Bracey proposes tax cut, fee increase, salary hikes in 2018 York City budget
As Mayor Kim Bracey prepares to hand over York City’s reins to Mayor-elect Michael Helfrich, a number of proposed salary increases in Bracey’s proposed 2018 budget are threatening to ramp up tensions between the two.
Bracey’s budget proposal for next year makes good on her long-standing promise to cut property taxes by 4 percent, though some of that revenue will be recouped with a 2 percent increase in refuse fees.
The cut represents a $39.50 annual decrease in real estate taxes for property owners with homes valued at $50,000, while the fee increase will see residential refuse bills go up 50 cents per month.
A similar move by Bracey’s administration to balance property tax cuts in the 2017 budget with sewer fee increases drew criticism from Helfrich during last year’s budget negotiations, but it appears the proposed raises for some of the outgoing mayor’s top administrative officials will be the focus of negotiations over the next month.
Bracey is proposing five-figure raises for three officials — the city’s director of community affairs, business administrator and director of economic and community affairs — and more modest pay increases for seven others in a move that Helfrich said will create an immediate Catch-22 for his administration.
“I think it is a poor decision for an outgoing administrator to put the incoming administrator in this position. I feel like I have been placed in a no-win situation,” Helfrich said.
If he denies the pay raises, Helfrich said, his relationship with the directors in his administration could be “poisoned.” But if he approves the pay raises, Helfrich said, he will be seen as breaking his promise to voters “that I would be a watchdog for their fiscal interests.”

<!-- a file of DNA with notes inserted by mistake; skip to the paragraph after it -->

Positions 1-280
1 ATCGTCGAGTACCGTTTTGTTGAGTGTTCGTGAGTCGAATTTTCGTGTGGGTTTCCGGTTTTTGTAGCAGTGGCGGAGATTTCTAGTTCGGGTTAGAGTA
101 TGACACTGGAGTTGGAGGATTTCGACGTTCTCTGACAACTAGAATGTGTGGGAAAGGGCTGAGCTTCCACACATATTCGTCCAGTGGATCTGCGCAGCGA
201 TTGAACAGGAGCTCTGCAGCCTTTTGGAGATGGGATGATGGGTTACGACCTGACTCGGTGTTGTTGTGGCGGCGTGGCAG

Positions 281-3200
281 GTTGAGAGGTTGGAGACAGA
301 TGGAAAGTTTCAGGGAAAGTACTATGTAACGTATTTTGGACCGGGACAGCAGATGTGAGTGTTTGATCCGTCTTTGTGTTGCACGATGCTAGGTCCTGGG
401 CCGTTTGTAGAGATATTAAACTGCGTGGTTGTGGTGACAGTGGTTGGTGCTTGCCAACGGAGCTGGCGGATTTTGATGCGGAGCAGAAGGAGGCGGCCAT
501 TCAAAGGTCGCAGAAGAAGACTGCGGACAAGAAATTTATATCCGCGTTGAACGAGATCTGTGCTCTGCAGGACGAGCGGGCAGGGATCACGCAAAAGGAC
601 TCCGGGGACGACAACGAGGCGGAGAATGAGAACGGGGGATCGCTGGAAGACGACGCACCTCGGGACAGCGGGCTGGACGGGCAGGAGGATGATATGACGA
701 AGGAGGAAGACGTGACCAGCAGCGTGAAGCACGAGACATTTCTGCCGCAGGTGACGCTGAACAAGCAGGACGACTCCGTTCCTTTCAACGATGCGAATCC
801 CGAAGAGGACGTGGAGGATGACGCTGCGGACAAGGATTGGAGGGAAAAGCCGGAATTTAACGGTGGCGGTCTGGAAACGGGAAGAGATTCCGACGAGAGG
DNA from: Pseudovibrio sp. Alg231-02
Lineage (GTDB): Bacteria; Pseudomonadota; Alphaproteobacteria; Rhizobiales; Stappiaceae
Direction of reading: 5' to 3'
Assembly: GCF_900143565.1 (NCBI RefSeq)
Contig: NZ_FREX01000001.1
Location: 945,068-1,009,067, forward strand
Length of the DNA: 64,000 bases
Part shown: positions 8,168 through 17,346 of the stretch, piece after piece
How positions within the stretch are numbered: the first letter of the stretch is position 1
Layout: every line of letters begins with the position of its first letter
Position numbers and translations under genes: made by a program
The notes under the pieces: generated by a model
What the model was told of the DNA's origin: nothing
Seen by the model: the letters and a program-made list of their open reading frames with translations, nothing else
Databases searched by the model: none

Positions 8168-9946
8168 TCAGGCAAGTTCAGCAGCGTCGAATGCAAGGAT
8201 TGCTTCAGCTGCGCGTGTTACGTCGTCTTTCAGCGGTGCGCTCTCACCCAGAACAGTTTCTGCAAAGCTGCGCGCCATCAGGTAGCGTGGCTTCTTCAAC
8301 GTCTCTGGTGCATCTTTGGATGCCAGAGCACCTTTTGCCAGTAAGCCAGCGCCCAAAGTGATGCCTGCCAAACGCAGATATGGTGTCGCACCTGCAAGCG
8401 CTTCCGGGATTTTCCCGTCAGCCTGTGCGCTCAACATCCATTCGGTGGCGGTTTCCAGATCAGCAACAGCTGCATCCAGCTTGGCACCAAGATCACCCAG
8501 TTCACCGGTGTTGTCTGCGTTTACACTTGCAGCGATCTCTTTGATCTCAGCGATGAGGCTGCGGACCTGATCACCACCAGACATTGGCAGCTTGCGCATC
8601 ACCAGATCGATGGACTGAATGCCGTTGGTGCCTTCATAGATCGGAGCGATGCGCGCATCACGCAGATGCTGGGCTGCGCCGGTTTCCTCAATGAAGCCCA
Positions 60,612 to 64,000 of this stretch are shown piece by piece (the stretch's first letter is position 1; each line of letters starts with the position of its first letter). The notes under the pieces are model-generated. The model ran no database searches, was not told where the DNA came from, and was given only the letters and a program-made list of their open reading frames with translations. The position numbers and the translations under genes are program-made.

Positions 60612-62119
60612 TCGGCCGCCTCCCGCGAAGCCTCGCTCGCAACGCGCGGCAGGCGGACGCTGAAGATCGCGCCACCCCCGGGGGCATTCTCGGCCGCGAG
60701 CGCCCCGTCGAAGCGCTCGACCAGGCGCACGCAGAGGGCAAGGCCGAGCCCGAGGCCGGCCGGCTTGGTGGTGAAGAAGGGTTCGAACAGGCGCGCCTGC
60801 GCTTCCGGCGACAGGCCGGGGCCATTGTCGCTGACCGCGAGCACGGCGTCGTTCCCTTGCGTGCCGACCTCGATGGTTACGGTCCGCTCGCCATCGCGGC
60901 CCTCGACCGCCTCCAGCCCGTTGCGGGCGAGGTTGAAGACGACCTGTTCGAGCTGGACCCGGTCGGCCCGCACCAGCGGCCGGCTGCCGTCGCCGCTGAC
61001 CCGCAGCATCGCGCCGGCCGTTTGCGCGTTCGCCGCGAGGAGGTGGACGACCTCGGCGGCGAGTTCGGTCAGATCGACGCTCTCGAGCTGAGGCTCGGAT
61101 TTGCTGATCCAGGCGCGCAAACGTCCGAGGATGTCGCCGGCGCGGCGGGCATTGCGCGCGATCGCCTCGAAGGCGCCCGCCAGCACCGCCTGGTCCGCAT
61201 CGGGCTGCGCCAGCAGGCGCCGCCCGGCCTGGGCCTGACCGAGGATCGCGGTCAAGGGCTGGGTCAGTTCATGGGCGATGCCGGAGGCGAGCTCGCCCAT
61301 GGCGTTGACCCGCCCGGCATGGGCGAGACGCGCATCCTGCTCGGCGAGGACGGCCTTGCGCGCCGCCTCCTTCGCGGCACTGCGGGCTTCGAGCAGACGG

'Loose comparison': In a Nov. 17 email to council members, Bracey said she directed business administrator Michael Doweary to do a “pay rate survey” of six Pennsylvania cities — Reading, Lancaster, Bethlehem, Harrisburg, Allentown and Erie — examining the salaries of officials serving in similar roles as York City’s directors.
Those salaries were then averaged and compared to the salaries of York City officials in what Helfrich called “a very loose comparison of salaries without any context.”
For eight of the 10 offices surveyed, York City pay for its officials was less than the average paid by the other six cities, prompting the proposals for raises.
In her email, Bracey touts the need for a “good compensation plan” to “attract and retain qualified, high-performing talent,” while the proposed raises will better “reflect differences and similarities in levels of responsibility and accountability” within city departments.
Bracey and Doweary did not respond to calls for comment Thursday, Nov. 30.
Five-figure raises: If Bracey’s proposals are approved by the council, Doweary’s salary as business administrator will jump nearly $16,000 to $110,000, while Shilvosky Buffaloe, the acting director of economic and community development, would pocket an extra $11,248 for a total of $95,000 in 2018.
Bracey also has proposed a nearly $11,000 raise for the director of community affairs, Edquina Washington.
“I either start off by making them mad or I’m disloyal to the voters who put me in office,” Helfrich said of the situation Bracey’s proposals put him in. “It’s certainly not something that I would do as an outgoing CEO of a company.”
Helfrich said he will appeal to his council colleagues to vote down the raises on Tuesday, Dec. 5, and table the proposal until he takes office as mayor and can conduct his own salary review, based on job qualifications, education and work history.
“I’m happy to entertain a performance-based evaluation (for) potential raises,” Helfrich said.